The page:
A new study that measures the carbon footprint of New Zealand lamb exported to Europe confirms that the biggest challenge in reducing that foot-print will be on the farm.
The study by AgResearch scientists shows that each 100 gram portion of lamb sent to Europe creates 1.9kg of CO2 equivalents - 22% less than in 1990.
The results reflect a fall of 43% in the national flock during the period.
It's the first detailed study of the carbon footprint of a New Zealand meat product that covers the whole life cycle, from the farm to the consumer.
Meat Industry Association chairman Bill Falconer says it will come as no surprise that 80% of that is generated on the farm.
Professor Jacqueline Rowarth of Massey University says that while New Zealand has shown it can produce lamb more sustainably than other countries, the study also highlights the challenge of reducing the carbon foot-print inside the farm gate.
The lamb study follows earlier carbon foot-print assessments of the dairy and kiwifruit sectors.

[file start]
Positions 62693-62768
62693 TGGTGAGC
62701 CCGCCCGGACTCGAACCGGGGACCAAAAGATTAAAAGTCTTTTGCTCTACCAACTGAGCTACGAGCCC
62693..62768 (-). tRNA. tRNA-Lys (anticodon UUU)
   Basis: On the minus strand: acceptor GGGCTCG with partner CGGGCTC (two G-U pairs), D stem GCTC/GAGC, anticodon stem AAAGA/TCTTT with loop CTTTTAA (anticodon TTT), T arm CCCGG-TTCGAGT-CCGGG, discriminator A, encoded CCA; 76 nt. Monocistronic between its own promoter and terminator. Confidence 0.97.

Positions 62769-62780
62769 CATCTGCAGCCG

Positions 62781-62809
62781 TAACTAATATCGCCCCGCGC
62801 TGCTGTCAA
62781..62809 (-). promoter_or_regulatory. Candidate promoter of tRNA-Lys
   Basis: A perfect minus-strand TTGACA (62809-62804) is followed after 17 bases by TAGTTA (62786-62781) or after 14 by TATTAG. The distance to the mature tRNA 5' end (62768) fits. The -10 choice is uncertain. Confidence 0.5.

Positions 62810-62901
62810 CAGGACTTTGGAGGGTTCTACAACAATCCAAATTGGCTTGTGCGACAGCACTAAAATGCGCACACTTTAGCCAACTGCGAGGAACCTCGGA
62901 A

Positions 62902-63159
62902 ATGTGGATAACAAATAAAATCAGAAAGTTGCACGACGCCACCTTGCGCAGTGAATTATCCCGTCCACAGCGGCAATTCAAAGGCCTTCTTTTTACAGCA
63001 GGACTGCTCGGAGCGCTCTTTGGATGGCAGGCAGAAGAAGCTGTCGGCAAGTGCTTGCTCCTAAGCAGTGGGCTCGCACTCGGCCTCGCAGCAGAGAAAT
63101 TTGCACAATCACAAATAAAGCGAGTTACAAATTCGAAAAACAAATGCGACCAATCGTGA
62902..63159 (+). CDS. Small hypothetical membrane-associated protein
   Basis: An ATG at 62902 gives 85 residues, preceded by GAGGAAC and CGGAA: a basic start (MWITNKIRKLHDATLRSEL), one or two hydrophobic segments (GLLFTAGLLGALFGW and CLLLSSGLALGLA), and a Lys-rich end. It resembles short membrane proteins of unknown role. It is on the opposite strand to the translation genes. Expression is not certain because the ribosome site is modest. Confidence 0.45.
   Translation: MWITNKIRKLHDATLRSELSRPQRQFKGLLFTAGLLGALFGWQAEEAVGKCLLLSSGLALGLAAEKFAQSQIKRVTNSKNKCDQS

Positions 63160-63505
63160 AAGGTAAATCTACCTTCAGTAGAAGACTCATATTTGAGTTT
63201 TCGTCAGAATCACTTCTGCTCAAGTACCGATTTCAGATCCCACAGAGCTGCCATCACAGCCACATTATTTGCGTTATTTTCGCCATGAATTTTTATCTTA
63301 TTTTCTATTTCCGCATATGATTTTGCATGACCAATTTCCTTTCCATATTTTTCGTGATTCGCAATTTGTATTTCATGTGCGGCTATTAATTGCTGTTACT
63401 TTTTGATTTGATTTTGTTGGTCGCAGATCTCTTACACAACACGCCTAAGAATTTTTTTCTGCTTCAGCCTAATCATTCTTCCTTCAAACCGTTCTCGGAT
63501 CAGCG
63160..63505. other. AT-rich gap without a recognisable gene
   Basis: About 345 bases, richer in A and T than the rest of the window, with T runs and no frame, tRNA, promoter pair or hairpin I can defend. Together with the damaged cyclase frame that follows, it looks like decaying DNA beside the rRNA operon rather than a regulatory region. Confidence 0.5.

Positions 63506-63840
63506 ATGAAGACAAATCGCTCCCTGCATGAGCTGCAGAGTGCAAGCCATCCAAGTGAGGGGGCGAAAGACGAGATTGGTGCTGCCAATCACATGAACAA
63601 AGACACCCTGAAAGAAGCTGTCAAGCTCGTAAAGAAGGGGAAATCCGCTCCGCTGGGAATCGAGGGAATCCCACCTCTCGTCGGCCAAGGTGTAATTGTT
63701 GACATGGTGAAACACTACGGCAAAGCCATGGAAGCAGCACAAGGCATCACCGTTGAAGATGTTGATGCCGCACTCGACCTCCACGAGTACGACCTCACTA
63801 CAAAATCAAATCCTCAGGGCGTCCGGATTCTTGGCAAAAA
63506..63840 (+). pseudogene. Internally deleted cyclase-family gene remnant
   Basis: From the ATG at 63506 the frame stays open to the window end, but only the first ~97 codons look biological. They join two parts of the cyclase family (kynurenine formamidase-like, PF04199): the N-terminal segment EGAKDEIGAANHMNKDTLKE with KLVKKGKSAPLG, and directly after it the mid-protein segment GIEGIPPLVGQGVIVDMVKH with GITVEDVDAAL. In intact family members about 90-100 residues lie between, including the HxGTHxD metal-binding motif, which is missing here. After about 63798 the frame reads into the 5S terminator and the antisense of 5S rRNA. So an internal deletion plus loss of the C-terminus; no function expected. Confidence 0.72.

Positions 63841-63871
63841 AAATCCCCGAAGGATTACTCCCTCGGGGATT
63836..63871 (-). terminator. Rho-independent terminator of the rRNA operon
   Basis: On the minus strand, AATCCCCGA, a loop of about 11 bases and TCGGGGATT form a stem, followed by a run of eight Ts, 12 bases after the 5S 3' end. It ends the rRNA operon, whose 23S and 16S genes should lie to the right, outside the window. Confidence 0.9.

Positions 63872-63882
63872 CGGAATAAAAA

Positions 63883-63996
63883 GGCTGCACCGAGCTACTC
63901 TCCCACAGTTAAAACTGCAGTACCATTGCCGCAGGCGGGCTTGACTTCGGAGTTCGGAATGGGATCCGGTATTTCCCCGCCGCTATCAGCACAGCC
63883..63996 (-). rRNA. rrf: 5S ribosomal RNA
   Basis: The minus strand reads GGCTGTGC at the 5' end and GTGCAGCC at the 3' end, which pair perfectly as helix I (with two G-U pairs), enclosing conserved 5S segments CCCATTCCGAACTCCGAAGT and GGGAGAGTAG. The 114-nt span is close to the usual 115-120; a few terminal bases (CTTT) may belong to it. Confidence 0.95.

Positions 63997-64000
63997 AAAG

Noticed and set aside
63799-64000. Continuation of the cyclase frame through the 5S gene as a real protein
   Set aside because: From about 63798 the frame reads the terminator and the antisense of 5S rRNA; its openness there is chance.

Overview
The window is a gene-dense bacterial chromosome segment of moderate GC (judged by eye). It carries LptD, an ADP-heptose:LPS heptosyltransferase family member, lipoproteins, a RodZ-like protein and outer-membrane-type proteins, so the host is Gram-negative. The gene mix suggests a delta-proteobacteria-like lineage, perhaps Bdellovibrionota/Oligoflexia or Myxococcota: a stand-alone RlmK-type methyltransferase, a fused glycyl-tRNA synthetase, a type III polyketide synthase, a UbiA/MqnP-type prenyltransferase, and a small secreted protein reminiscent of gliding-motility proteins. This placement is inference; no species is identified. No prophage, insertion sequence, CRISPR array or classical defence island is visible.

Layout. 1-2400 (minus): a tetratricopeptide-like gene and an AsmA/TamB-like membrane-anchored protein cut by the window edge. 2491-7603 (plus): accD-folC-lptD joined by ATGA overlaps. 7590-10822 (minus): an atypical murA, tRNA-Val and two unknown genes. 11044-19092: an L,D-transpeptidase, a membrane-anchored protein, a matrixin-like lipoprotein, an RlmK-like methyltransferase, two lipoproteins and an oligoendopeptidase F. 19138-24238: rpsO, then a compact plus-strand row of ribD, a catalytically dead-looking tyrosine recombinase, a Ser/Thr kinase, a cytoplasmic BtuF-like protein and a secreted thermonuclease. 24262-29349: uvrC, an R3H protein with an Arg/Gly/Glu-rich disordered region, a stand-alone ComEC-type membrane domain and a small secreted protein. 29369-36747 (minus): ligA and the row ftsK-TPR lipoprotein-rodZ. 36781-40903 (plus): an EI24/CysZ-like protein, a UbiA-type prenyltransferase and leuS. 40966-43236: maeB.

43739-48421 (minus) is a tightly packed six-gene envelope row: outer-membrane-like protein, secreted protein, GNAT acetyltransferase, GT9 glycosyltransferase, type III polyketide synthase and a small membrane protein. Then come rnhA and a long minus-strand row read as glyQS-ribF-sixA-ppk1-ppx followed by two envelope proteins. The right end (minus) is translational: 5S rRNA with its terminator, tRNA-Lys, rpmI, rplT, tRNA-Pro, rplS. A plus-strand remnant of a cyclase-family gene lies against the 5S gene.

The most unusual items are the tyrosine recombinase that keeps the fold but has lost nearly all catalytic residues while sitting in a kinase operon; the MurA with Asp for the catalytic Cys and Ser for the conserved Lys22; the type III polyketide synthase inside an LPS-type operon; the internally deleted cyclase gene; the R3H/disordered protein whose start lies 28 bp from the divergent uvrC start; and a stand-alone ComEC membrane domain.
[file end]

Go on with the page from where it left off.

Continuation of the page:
Its release coincides with the first meeting of a global research alliance on agricultural green-house gas emissions, in Wellington on Wednesday.
More than 80 representatives from 28 countries will work out how they will collaborate in finding ways to produce more food with fewer emissions.
12% reduction tipped
The report's author, Stewart Ledgard, says 80% of emissions were produced on the farm, mainly from methane as a by-product of digestion.
He says this could be reduced by up to 12%, by further improving lambing percentages and growth rates.